WARREN, MICH. - On a sunny summer morning, TI Automotive Ltd. Chief Executive Officer William J. Laule talks about the demands of creating an independent automotive supplier in a tough economic environment.
As he speaks, Laule occasionally must raise his voice above the din of hammers and saws echoing through the building from just a few floors below him, where crews are giving that new company a very real - and very separate - setting in the heart of the North American auto industry.
TI was spun off on its own from its British corporate parents in early July. Now Laule is in the midst of creating a new global headquarters in Warren, providing physical evidence of the break that he said the producer of plastic fuel tanks and fuel systems needed in order to grow.
``In the context of growing up in a large corporate structure, it was exactly the right thing for us to do,'' Laule said in a July 19 interview. ``I think it's also the right thing to do now to give birth to a new company, so that we can be true to what we do, and that's automotive. Not to compete for resources and not to worry about having a balance in the company of: Are we becoming too much aerospace, too much industrial, too much automotive?
``That was the issue within the old TI from a corporate standpoint.''
Engineering conglomerate TI Group plc of Abingdon, England, created the automotive unit in 1999 when it purchased Walbro Corp., a blow molder of multilayer fuel tanks, and added it to its Bundy Group, a producer of handling systems for fuel and other automotive fluids.
Last year the auto division racked up $2.5 billion in sales, placing it among the 50 largest automotive suppliers in the world. The company controls 15 percent of the market for fuel storage and delivery systems globally, 40 percent of the brake and fuel lines and 20 percent of the market for air conditioning and all fluid-carrying markets.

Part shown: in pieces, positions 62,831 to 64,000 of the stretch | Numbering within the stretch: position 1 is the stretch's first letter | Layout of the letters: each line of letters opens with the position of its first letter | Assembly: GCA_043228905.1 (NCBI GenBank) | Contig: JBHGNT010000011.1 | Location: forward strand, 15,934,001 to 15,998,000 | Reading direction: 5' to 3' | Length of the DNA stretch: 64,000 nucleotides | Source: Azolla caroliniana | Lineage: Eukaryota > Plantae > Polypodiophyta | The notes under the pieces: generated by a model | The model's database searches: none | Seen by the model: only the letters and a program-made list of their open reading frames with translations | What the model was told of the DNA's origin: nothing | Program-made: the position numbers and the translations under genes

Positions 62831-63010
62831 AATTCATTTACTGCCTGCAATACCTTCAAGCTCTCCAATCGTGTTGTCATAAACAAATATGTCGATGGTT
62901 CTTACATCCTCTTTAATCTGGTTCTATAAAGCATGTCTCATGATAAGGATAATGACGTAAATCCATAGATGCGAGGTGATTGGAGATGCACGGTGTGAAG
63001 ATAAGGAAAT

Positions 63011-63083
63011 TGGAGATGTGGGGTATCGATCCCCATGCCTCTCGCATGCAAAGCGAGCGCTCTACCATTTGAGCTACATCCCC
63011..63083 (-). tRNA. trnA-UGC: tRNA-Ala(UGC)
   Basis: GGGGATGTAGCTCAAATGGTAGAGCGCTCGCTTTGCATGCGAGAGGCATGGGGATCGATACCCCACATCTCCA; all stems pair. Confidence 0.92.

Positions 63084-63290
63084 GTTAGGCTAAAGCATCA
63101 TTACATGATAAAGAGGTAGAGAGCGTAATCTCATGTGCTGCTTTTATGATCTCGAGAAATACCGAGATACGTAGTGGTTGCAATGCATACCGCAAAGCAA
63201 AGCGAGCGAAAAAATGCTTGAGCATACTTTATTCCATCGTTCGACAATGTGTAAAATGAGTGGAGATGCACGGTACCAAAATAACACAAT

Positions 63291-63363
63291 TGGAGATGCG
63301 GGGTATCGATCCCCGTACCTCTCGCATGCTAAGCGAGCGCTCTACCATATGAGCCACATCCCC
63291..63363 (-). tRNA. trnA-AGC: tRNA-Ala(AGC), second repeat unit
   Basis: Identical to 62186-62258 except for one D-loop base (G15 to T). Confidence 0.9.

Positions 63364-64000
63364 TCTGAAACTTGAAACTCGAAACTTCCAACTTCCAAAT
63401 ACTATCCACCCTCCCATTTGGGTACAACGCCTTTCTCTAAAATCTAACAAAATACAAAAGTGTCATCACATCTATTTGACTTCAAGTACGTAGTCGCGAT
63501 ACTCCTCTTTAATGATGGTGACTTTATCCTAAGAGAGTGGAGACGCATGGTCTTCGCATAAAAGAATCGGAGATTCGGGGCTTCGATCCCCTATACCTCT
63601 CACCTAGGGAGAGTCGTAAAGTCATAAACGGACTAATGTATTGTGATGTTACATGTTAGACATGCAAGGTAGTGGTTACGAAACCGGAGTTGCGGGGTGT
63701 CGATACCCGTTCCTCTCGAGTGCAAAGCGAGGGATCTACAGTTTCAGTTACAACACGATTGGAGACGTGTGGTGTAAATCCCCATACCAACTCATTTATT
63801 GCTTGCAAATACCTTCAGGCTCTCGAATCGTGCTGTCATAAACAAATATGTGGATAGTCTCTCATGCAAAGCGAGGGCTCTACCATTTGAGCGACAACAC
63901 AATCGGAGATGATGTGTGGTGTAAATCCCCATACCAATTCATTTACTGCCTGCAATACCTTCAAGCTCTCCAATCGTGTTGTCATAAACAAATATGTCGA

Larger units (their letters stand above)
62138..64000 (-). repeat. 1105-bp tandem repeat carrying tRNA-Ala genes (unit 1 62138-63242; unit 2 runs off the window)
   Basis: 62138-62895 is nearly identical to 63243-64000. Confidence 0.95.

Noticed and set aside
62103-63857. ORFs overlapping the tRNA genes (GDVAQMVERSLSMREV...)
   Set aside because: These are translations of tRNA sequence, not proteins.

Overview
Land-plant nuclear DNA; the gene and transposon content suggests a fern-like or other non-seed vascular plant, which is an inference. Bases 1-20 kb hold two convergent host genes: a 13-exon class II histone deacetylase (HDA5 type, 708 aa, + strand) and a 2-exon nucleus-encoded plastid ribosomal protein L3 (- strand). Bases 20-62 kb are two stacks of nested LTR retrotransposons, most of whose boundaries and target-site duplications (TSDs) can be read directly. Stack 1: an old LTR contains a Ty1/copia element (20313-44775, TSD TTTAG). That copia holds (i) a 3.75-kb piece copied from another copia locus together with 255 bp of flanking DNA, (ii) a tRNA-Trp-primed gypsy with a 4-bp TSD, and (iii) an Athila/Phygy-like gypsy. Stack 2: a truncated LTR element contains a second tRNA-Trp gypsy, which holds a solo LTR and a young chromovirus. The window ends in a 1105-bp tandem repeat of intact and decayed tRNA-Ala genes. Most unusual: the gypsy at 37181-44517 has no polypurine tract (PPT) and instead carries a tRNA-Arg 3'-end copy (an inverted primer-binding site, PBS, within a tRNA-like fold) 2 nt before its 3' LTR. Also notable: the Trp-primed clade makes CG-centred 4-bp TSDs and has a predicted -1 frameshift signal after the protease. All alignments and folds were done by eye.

TI's leaders already were convinced the auto unit was big enough to survive on its own and considering ways to cut it from the fold when TI was approached by fellow British engineering group Smiths Industries plc late last year. Smiths wanted to merge with TI but only if it shed the auto unit.
Because corporate leaders already were prepared to separate automotive, it agreed to the merger, Laule said.
TI first tried to sell the auto division, but a slowing economy and slacking auto sales did not provide the kind of interest the corporation wanted. Instead, the newly formed Smiths Group plc decided to spin it off independently, with Laule - TI's auto leader since 1998 - heading up the new company.
The now-independent TI Automotive currently has its global headquarters in Oxford, England, but will officially move to Warren later this year.
Warren already was home to the division's North American office, and North America is the company's biggest sales base, responsible for about 50 percent of its sales. Europe makes up 35 percent of TI's sales, with the rest divided between Latin America and Asia.
European automakers still use more plastic fuel tanks than their U.S. counterparts, Laule noted, but technology is more centered in North America, led particularly by California's standards for reduced emissions.
Tank molders rapidly are bringing in new technology to beat higher standards that will hit the market in 2004. While some tank producers are looking at different molding programs to meet those standards, including thermoforming and injection molding, TI is sticking with blow molding. Its major benefit is that TI produces not just the tank but fuel lines, pumps and other major components, said D. James Davis, president of TI's North American division.
``In many cases our competitors are making tanks,'' he said. ``They have mandated suppliers for the pump modules, the valves, the lines themselves, but with that comes a lot of complexities that are difficult to manage.
``We're able to become a one-stop shop that can do it all.''
To meet the changing emission standards, TI already has a system it calls a ``ship in a bottle,'' which moves components inside the tank and captures any leaks that occur wherever there are connections. The firm's researchers also are entering the final stages of validation for another system called Complete Vapor Recovery, or CVR, which places a plastic cap over much of the tank and its components, also capturing emissions.
That system can beat the standard of steel tanks already on the market, TI researchers maintain, and do it cost effectively.
``We're spending the money on moving technology forward,'' Laule said.
And controlling technology, he said, adds the value that is needed to succeed in a mature industry such as the auto business.
``When you control the pump design and the [fuel] module design, [you] can design those in conjunction with the tank and the lines of the whole system, that's when you add value,'' he said. ``Our view has always been that your customers will pay you for value added.
``We're in business to make money. We make money by doing what we do better than anybody else, and if we don't, then the free market system will force you out of business.''